By Ryan Healy – For the past six months I have been maintaining my blog, Employee Evolution. At this point I realize that the decision to start a blog is hard, but writing regularly is harder. So here is a list of tactics I’ve used to maintain a full-time, corporate job along side a full-time blog.

Be Realistic
Before I started Employee Evolution, I did a little research and realized four posts was a minimum. I also realized there was no way in hell I could maintain a 45-hour-a-week job and create a successful blog without completely stressing out.

One night during one of many career conversation with my good friend Ryan Paugh, I had one of those “ah ha” moments. I asked if he wanted to create a joint blog, and he immediately agreed. Now I can write four posts a week, but two is sufficient if it’s a busy week at work. Being realistic before starting has allowed my blog to continue growing six months later. And I am stress free, kind of.

Know when you are the most creative
Coming up with ideas for blog posts takes a good amount of creativity. I have my creative moments, but I would never be mistaken for a creative genius. This lack of creativity has caused me to pinpoint the times when, for whatever reason, I am able to tap into my right brain.

I usually have great ideas in the shower. I’m not sure if it’s the water waking me up or the clear head from a good night sleep, but some of the best ideas seem to come in the shower.

The shower is great, but nothing beats a long run to get my creative juices flowing. The time from when I stop running to when I walk into my apartment is like a one-man brainstorming session. I realized this about two months ago, and ever since I have increased the length of my runs so I can stop about a mile from my apartment. Often I forget half of everything by the time I stop sweating and grab a pen and paper, but half of those interesting ideas are always better than none.

Create deadlines
Creating deadlines is crucial to getting blog posts completed. I have been unbelievably lucky that I have a weekly deadline for Brazen Careerist. But if you aren’t accountable to someone else, it can be easy to slack off. Create your own deadlines and hold yourself accountable. Sure it takes some self control, but it’s good for you. I make sure to have at least one post finished before Monday morning roles around. If it’s not done, I skip Entourage and write until it’s done.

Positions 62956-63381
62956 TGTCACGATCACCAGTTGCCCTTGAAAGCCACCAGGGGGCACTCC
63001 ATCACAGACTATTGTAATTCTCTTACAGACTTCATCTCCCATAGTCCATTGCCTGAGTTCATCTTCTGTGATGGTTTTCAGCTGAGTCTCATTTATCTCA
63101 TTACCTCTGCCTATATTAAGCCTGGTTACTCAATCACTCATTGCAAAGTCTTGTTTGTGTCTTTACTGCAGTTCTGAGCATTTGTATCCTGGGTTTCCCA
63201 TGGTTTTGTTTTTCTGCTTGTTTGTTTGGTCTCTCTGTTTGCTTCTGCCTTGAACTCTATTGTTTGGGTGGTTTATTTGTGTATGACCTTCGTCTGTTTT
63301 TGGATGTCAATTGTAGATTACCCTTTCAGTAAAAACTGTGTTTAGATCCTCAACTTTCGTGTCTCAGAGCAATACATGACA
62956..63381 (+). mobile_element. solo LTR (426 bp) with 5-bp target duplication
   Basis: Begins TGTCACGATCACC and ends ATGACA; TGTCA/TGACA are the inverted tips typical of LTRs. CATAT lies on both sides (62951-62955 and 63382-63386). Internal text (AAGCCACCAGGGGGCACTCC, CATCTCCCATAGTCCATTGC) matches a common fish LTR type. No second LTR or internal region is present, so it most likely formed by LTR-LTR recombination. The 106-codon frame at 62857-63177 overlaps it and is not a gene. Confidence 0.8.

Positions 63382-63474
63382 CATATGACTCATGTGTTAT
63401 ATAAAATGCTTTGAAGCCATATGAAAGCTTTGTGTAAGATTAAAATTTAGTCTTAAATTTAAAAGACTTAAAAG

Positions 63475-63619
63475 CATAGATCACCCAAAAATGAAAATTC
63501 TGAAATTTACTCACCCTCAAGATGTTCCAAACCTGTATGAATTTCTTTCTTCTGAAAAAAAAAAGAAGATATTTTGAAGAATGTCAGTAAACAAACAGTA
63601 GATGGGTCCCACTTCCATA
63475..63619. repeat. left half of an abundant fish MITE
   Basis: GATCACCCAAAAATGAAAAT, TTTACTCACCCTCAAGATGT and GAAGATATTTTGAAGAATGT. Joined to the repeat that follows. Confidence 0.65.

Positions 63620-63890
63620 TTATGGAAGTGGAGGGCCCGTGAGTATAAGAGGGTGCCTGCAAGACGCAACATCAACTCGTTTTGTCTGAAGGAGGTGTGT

Another option is to ask someone to create a deadline for you. Because I know the value of having a weekly deadline imposed by someone else, I am able to push my partner, Ryan Paugh to complete one post by Sunday night as well. This is a self imposed deadline by him, but he also feels accountable to me. And no matter who you are, it’s much easier to get something done when someone else is relying on you.

Don’t forget why you’re blogging
Everyone starts a blog for a different reason. Some start a blog to share their subject matter expertise on a given topic, some start a blog to share all their crazy ideas with the world and others of us blog about a subject because it could lead to new, exciting opportunities. I fall in the latter group, and I constantly remind myself of this.

It’s okay to skip a day
We all have times we simply cannot write well or are to busy with work to write a good post. Don’t put up a bad post. Quantity is good, but quality is king. Chances are your readers won’t even notice a missed day. Just make sure it doesn’t turn into a pattern.

Ryan Healy’s blog is Employee Evolution.

19 replies
  1. cindy@staged4more
    cindy@staged4more says:

    I think “why” you are blogging is very important, I think after awhile, I often forgot why I started blogging in the first place and my topics are all over the place. I also have started to write in series, which compels me to post at least once a week. Many pro bloggers have recommended to set a blogging schedule, which I am starting to see why — not only it trains the blogger to write regularly and on point, more importantly we are training our readers to read more consistently as well.

    Thanks for the post, great advices as usual ;)

    Cheers,
    Cindy

    ********

    Cindy,

    You’re right. Why you are blogging is the most important thing. If you lose site of that, it is easy to blog off topic or stop blogging all together. Setting a blogging schedule is a great idea, it’s not easy, but it’s definitely effective.

    -Ryan

  2. Rebecca Thorman
    Rebecca Thorman says:

    It’s a big secret that bloggers have – the amount of time it takes to do a blog. The benefits and rewards make it worth it though.